backtop


Print 41 comment(s) - last by Spar.. on Nov 13 at 3:29 PM

Microsoft to offer sales support and collaborate on technology

According to the Wall Street Journal, Microsoft has entered into a partnership with Novell Inc. to offer sales support and technology sharing for Novell's Suse Linux product.

While the deal has yet to be finalized, it represents a surprising new alliance between two warring sides in the operating system world. CEO Steve Ballmer made the announcement at a San Francisco news conference that Linux plays an "important role" in many companies, including Microsoft itself. "We see huge potential upside in these markets."

Novell's Suse Linux is currently the second largest commercial Linux distribution, with first place going to Red Hat. As a result of the announcement, shares in Novell jumped 16% to $6.79.

Financial terms of the agreement were not disclosed, but one of the high points is the expected construction of a joint research facility where the two companies can design and test their software together. Improvements in compatibility between Microsoft Office and OpenOffice are also expected.

Speculation about the long-term outcome of this union has begun already. Frank Artale, vice-president of XenSource, noted that Microsoft's embracing of Suse Linux as opposed to another particular variant could cause a "halo effect" in that the association between the two could make users choose it over another distribution. The open-source community also may have reservations about using a distribution that is "sleeping with the enemy."

As another part of the deal, Microsoft agreed not to file patent infringement charges against Suse users, and Novell has agreed not to sue users of Windows.



Comments     Threshold


This article is over a month old, voting and posting comments is disabled

RE: Union
By Rayz on 11/4/2006 3:00:57 AM , Rating: 2
That's not really what happened.

To begin with, you stated that Sun did not allow Microsoft to make changes to the Java platform. This is incorrect. You are allowed to extend the Java platform in any way that you wish, but you must leave the core frameworks intact. IBM has added loads of extra bits to their Java implementation, and every vendor has added megabytes of proprietary stuff to the J2EE platform too, This is not a problem,

What MS did, is remove bits from the core frameworks, and change the structure of the packages. This would mean that even if folk didn't use the Windows-only extensions that they were perfectly free to add, the app would only run on Windows.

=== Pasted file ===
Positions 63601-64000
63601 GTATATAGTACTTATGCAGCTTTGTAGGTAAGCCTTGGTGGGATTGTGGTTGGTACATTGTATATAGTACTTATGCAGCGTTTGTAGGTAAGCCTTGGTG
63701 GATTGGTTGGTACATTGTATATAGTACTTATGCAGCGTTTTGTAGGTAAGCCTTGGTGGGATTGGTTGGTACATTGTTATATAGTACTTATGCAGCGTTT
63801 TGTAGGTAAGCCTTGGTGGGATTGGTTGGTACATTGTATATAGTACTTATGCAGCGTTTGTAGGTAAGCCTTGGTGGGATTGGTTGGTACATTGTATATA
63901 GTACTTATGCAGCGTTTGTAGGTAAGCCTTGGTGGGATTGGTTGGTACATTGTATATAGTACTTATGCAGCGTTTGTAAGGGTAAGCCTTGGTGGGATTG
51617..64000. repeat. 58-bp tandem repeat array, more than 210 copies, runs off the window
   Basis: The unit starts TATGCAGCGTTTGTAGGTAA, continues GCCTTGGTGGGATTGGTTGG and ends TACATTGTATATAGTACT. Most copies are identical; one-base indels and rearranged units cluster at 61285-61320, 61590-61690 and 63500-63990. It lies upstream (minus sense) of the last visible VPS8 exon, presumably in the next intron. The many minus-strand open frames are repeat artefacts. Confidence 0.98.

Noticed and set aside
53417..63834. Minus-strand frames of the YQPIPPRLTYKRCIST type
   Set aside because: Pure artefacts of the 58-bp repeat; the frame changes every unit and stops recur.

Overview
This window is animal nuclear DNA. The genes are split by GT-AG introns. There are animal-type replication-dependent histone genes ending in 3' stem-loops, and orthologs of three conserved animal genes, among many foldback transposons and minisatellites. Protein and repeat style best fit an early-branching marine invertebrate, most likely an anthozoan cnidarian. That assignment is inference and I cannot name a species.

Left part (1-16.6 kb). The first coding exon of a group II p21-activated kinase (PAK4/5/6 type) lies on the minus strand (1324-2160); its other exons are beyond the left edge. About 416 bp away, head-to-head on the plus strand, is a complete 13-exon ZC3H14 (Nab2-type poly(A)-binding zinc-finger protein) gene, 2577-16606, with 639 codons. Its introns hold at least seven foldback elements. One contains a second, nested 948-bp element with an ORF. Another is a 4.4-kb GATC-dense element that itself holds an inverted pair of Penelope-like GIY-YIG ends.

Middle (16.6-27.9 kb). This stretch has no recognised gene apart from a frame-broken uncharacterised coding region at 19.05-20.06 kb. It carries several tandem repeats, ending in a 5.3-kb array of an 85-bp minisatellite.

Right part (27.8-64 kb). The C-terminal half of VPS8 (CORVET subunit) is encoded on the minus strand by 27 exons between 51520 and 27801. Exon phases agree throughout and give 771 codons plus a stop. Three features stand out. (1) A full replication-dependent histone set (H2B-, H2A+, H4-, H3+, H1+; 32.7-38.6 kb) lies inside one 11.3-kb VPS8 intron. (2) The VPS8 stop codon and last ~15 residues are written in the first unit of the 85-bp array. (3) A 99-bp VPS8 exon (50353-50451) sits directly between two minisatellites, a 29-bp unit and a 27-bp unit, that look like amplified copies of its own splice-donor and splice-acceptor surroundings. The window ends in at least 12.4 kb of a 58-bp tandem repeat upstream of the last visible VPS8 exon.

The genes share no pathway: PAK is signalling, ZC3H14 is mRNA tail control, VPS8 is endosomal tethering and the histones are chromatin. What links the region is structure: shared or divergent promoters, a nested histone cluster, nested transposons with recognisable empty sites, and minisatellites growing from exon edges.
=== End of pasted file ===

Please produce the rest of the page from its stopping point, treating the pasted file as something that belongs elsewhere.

And this is a popular misconception with folk who don't know the Java framework, or licensing rules; extensions are allowed, and folk are free to use them; but you cannot delete parts of the core.

Very simple to understand; a clear attempt to wrest control from Sun, which failed.

In the end, MS would have come up with .NET anyway, or tried to buy Sun to extinguish Java that way; so not pursuing the case would not have made any difference, and Sun made a boatload of money out of it, so a good deal for them.


RE: Union
By TomZ on 11/4/2006 8:15:22 AM , Rating: 2
The issue was not that they removed functionality, but that they added functionality to the core packages. The concern that arose from that was that if programmers started programming against Microsoft's extensions, then the code they wrote would not be compatible with other implmentations.

You brought up the payout - it's also interesting to note that the Microsoft lawsuit is really the only significant money Sun *ever* made on Java. Most analysts believe that Sun only makes a few million a year on licensing Java, which doesn't even come close to covering their investment.


RE: Union
By tbtkorg on 11/4/2006 12:08:14 PM , Rating: 2
If you like Microsoft Windows, if you enjoy using it and don't really see the point of Linux, then you must find it hard to understand why Microsoft excites such persistent, passionate opposition. What you need to understand is that the opposition is over an extensive, long-established, deeply entrenched pattern of Microsoft behavior, not over any one specific thing Microsoft has done.

I hope that readers who like and admire Microsoft will nevertheless read this post and consider what it has to say. Even if they don't agree, they may at least gain illumination as to why the other side believes as it does.